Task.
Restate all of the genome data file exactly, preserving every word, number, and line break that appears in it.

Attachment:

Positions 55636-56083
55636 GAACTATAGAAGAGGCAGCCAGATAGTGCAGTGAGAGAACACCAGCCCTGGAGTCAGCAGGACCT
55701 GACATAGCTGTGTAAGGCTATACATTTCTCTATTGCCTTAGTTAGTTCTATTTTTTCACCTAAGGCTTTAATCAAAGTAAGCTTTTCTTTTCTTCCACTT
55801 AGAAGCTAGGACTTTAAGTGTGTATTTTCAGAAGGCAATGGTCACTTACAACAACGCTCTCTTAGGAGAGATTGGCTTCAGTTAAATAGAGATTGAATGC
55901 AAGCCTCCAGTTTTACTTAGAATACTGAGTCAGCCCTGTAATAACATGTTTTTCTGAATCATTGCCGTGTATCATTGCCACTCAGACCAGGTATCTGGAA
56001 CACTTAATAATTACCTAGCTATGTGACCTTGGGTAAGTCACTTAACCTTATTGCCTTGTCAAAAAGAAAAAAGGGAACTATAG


Positions 55636-56083
55636 GAACTATAGAAGAGGCAGCCAGATAGTGCAGTGAGAGAACACCAGCCCTGGAGTCAGCAGGACCT
55701 GACATAGCTGTGTAAGGCTATACATTTCTCTATTGCCTTAGTTAGTTCTATTTTTTCACCTAAGGCTTTAATCAAAGTAAGCTTTTCTTTTCTTCCACTT
55801 AGAAGCTAGGACTTTAAGTGTGTATTTTCAGAAGGCAATGGTCACTTACAACAACGCTCTCTTAGGAGAGATTGGCTTCAGTTAAATAGAGATTGAATGC
55901 AAGCCTCCAGTTTTACTTAGAATACTGAGTCAGCCCTGTAATAACATGTTTTTCTGAATCATTGCCGTGTATCATTGCCACTCAGACCAGGTATCTGGAA
56001 CACTTAATAATTACCTAGCTATGTGACCTTGGGTAAGTCACTTAACCTTATTGCCTTGTCAAAAAGAAAAAAGGGAACTATAG